Worry about the worm

People are aware of the dangers computer viruses pose, but computer users need to be aware of another growing threat called a worm, he said. The two are somewhat similar, but they differ in one important way: The way they spread.

Viruses spread from one file to many on a single computer, but they don't move to another computer on their own, he said. A user has to do something to make it happen -- whether it's accidentally sharing a contaminated diskette or inadvertently passing or receiving an infected file via e-mail. A worm, on the other hand, lives to go forth and proliferate.

"A worm is a program specifically designed to spread itself from one computer to another on a network," Trilling said.

A virus spreads only as fast as people exchange information, but a worm spreads at the speed of the Internet, he said. A worm is less interested in infecting additional files on a single PC and is more interested in reaching more PCs.

People often confuse viruses and worms, he said. Why did Melissa, ExploreZip, and Love Letter spread so fast? They were worms.

The ExploreZip worm came out last year. It arrived as an e-mail, and when you clicked it, the worm would sit on your system and respond to each incoming e-mail. It also spread from one shared drive to the next without any user intervention, he said.

Melissa hit in March 1999. Once it arrived on a system it would send itself out to the first 50 people in the user's address book. Thanks to mailing lists with hundreds of names, it spread to more than 50 people each time it went out, he said.

A History of the Worm

The first worm was created for beneficial purposes at Xerox, Trilling said. In 1982 the company created a worm to perform a variety of repetitive tasks on computers such as cleaning up temporary files. It was a very useful program, until it went bad. The worm began to crash systems, and Xerox had to create one of the first antivirus programs to get rid of it.

In 1987, a new worm called Christmas.exe spread throughout IBM's e-mail network, he said. It moved like the Love Bug and displayed a primitive Christmas tree on its victims' monitors.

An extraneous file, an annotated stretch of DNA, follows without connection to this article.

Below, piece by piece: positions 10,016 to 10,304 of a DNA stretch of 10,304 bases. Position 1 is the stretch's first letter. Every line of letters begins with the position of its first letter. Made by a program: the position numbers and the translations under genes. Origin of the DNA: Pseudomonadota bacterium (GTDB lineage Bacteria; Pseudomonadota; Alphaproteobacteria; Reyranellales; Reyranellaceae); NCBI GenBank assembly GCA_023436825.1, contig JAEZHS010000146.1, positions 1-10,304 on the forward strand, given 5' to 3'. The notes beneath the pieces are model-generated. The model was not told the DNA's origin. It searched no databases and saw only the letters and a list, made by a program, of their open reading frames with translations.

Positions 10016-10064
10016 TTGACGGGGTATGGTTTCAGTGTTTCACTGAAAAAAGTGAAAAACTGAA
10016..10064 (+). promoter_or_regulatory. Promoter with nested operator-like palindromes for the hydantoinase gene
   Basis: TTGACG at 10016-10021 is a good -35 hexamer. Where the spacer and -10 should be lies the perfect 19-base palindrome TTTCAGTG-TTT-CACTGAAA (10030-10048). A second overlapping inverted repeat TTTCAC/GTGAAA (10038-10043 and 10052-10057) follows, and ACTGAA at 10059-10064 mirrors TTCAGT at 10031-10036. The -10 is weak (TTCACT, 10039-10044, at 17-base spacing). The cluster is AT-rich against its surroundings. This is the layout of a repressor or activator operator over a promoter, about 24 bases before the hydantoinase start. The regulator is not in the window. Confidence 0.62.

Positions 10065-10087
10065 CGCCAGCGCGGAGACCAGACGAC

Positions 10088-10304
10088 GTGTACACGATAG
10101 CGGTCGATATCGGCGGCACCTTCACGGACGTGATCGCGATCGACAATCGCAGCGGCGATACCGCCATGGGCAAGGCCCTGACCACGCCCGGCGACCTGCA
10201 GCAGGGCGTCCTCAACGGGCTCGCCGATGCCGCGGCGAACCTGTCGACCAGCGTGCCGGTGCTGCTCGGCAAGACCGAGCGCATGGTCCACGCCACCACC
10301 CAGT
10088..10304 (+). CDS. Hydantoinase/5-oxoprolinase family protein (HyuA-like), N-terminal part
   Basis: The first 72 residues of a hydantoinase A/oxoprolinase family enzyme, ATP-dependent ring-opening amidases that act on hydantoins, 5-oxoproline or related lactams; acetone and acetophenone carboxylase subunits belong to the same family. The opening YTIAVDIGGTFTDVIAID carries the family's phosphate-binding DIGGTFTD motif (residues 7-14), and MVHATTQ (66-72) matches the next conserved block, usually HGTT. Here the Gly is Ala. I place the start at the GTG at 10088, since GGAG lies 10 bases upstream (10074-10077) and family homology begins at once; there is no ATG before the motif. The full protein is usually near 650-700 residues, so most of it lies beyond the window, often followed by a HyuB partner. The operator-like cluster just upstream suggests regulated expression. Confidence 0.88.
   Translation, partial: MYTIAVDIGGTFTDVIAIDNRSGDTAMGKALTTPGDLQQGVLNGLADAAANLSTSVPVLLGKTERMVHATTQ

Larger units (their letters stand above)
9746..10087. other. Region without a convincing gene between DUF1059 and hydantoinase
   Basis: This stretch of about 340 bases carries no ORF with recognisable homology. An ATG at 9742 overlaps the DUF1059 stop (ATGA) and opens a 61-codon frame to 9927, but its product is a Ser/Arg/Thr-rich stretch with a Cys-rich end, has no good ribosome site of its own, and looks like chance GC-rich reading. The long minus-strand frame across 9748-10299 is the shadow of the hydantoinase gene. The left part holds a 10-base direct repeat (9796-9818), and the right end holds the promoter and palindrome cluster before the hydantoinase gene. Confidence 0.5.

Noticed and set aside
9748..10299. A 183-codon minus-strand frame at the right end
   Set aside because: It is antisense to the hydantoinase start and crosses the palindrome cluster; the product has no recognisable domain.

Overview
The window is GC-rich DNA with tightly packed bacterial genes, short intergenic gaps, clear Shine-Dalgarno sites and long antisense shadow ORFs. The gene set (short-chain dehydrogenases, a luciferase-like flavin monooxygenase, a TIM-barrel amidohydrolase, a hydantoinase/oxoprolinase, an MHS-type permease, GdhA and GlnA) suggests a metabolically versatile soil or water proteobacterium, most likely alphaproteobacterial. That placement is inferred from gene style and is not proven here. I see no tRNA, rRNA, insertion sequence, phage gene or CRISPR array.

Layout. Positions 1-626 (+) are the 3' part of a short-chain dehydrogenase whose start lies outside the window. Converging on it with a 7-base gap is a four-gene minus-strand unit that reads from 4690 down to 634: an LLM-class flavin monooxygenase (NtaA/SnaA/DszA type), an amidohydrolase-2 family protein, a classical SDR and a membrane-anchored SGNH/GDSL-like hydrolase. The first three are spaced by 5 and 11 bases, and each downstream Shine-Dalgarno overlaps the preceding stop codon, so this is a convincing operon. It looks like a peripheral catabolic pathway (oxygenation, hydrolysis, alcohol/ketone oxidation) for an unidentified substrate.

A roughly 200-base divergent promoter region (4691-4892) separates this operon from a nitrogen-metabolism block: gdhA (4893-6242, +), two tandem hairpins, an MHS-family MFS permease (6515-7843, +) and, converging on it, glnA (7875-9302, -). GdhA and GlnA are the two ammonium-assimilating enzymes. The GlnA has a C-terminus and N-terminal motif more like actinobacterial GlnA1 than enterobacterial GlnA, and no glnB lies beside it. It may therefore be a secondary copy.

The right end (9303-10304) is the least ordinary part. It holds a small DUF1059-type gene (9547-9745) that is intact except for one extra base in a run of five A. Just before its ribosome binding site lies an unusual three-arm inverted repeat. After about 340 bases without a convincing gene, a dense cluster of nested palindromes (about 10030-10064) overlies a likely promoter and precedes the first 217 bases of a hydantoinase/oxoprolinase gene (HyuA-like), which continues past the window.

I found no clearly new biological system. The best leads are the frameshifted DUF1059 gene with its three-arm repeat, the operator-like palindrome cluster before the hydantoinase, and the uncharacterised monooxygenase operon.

And finally, in 1988 a Cornell computer science graduate released an infamous worm called the Morris Internet worm. It used known Unix backdoors to break into some 6000 systems. These backdoors had patches, but people hadn't installed them, Trilling said.

These early worms stirred people up, but had limited worldwide impact. However, today's worms are able to reach considerably more users thanks to combination of factors.

Defense Against the Worm

Computers and networks were once based largely on proprietary hardware and software, which made it difficult to create a one-size-fits-all worm. The rise of a homogeneous computing infrastructure has led to a proliferation of worms, Trilling said.

So many people and companies are standardising on the same software and hardware, one worm can infect many systems, he said. With today's powerful software and hardware, just about any miscreant can create and test a worm, and the rise of the Internet makes it all too easy to spread it.

By January 2001, experts predict there will be 300 million Internet users, and if they're all using basically the same types of systems and software, one worm can reach them all, he said.

And just wait until more home users get broadband, he said. Most threats today hit corporations because of their always-on connections. Individuals become more vulnerable when they're connected full time.

Traditional virus-fighting methods can't cope with worms, Trilling said. Antivirus companies such as Symantec and its competitors will have to react much faster and work more proactively, he said. Today Symantec can respond to a new virus within 48-hours, which is plenty of time. But it won't be fast enough when new worms begin appearing daily.

An effective firewall can help defend against worms. But Trilling said antivirus vendors need to create a more automated system to create and deploy fixes faster, he said, Human beings don't operate at the speed of the Internet. The need will be to spread a cure at a faster rate than the threat moves.

And what if villainous programmers begin pumping out worms every 10 seconds? Traditional software can't handle it, he said. Corporations and users will have to stop using programs with macros, they'll have to strip executable content at the Internet gateway, before it reaches the computers.

Two new technologies could help to fight worms, too. Digital immune systems will automatically detect suspicious behavior and automatically forward samples to a company like Symantec. The company replicates the infection, creates and tests a cure, and ships it to subscribers automatically. The approach can work, but it's still reactive, he said.

A more future-looking technology is called behavior blocking. It looks at the operating system and watches what a program is doing. If a program acts weird -- such as deleting files it didn't create -- it can flag it as malicious. Today this approach is still prone to too many false positives, but down the road it will be more viable, he said.

Regardless of what method proves best, it's time people and companies started thinking about the worm problem more seriously, he said. It might not be a 15-year-old that launches the next one: It could be someone intent on causing more serious damage.

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